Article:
So the number of wizards is rather large, but very few receive formal education in wizardry, hence why a small precocious band of wizarding students can make such extraordinary gains in wizarding knowledge.
This also fits with what we observe of wizarding world social stratifications: massive wealth inequality, deeply entrenched class and racial/ethnic differences, etc. We know as well many wizards and witches adopt hermit-style lives.
Read 24 tweets
11 Nov
Randos on Twitter > The most prestigious health institution on the planet
My big theory on the Western World is basically, as someone once said to me, "You think you're pretty smart don't you," with a side of too-big-for-your-britches.
Hubris!
Read 4 tweets
11 Nov
Just took one of the worst surveys I've ever taken. Dear unnamed researcher at Tufts University: your Gallup/Qualtrics survey was ridiculous, leading, and incredibly one-sided.
One does not simply ask "Has COVID-19 impacted your household finances?" and then not ask, "For better or for worse"?
When listing issues that might be of interest to voters, it is generally wise to choose terms which are recognizable to respondents and neutral. "Reproductive rights" does not fit that bill. Conservatives do not see themselves as opposed to the right to reproduce.
Read 6 tweets
11 Nov
Okay but ACORN and its employees were actually convicted of voter fraud. That wasn't a conspiracy. They were found guilty.
FWIW, here's 6 examples of ACORN convictions. It's not a complete list, just examples. ballotpedia.org/ACORN_and_vote…
For people being like "It wasn't ACORN it was their EMPLOYEES"

How exactly do you think organizations commit crimes?

With robots?
Read 10 tweets
10 Nov
AND we would reduce the odds of a genuinely stupefyingly huge disaster!
Seriously though y'all, putting in geothermal energy generation equipment around the edges of the Yellowstone caldera to bleed off some of that heat which will eventually explode and wipe out half the continent would be a good idea.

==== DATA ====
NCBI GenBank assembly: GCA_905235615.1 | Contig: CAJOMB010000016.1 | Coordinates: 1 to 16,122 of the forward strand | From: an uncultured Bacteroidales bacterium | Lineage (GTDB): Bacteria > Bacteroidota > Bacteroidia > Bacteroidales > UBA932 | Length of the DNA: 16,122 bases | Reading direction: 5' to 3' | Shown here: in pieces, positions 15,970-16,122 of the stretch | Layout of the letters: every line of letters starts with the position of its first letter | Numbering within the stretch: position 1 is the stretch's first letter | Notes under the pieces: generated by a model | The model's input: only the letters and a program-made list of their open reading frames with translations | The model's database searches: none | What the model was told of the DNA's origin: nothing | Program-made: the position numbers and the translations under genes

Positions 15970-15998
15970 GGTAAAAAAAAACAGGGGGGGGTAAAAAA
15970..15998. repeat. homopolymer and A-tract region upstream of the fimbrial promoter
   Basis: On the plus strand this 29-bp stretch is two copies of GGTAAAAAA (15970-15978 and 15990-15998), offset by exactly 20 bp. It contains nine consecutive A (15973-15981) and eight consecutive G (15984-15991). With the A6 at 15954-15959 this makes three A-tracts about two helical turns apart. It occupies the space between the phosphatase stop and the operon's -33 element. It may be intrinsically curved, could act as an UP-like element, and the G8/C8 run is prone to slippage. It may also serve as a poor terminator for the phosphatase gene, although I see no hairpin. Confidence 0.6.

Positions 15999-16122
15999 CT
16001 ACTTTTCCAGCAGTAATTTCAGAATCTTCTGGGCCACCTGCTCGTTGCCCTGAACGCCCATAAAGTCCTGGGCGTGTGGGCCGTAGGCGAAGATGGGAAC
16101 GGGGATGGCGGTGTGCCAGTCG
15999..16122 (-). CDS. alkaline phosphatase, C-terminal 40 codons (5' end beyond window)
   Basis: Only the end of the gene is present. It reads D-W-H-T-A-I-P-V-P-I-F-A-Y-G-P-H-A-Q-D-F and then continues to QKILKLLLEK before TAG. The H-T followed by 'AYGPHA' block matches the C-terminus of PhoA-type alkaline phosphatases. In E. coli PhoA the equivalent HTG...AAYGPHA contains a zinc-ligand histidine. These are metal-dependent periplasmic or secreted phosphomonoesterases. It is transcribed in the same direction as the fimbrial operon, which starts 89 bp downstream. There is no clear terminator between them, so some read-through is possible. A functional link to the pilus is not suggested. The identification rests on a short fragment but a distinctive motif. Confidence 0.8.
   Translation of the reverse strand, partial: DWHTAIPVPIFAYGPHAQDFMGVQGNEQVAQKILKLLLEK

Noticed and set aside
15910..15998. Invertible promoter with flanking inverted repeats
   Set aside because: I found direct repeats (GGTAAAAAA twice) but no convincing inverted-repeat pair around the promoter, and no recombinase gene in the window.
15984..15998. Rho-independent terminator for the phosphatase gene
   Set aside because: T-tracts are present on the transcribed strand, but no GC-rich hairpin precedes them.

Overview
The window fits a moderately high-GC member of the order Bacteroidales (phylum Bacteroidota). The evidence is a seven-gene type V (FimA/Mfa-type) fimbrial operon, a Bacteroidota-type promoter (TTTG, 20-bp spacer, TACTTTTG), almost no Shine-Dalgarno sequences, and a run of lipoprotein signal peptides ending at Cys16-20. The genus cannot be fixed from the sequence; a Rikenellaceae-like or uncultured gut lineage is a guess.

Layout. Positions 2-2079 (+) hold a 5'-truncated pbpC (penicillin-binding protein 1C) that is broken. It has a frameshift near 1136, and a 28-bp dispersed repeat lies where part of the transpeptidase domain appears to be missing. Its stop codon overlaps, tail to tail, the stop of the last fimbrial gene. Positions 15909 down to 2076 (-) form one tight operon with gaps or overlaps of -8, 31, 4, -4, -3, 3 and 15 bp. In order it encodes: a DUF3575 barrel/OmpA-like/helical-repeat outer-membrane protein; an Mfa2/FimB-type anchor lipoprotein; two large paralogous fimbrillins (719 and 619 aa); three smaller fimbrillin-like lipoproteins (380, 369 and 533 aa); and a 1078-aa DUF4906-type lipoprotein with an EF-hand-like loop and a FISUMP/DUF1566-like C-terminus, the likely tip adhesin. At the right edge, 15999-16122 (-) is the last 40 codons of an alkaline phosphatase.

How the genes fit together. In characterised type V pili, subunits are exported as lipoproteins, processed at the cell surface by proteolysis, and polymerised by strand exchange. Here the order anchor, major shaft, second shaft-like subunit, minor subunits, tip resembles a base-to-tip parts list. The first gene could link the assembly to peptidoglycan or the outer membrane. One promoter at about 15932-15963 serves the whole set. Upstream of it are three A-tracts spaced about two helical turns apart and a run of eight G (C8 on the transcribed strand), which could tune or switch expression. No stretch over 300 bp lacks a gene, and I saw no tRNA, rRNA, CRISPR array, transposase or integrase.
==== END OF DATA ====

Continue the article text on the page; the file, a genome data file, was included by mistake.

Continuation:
Not gonna lie, IMHO the Yellowstone caldera is a way bigger long-term risk than e.g. anthropogenic climate change.
Read 18 tweets
10 Nov
For those curious about the actually interesting and important candidates, here's the county-level vote shares in thus-far-reported ballots for the American Solidarity Party and for Kanye West.
The ASP has a whooooole lot of ground to cover before they can even be a "serious third party" let alone an actually important political movement. I like the ASP! I mean heck, I'm a member and donor to it. But yikes y'all Kanye thrashed the ASP, even in states with both listed!
This, and the performance of e.g. Gary Johnson for the Libertarians, really speaks to the importance of celebrity recruitment. Third parties can achieve more significant places in the political discussion only by getting some star power.
Read 4 tweets
10 Nov
Whenever people talk about the "demographic dividend" or the huge time cost of having children I feel like they are just absolutely uncomprehending of how difficult and wearisome elder care can be.
Changing a baby's diaper >>> Changing a bedpan
The idea that elder care is going to, on net, be less of a weight on society just seems so prima facie unreasonable to me I have difficulty believing anyone who argues it has ever been into a nursing home.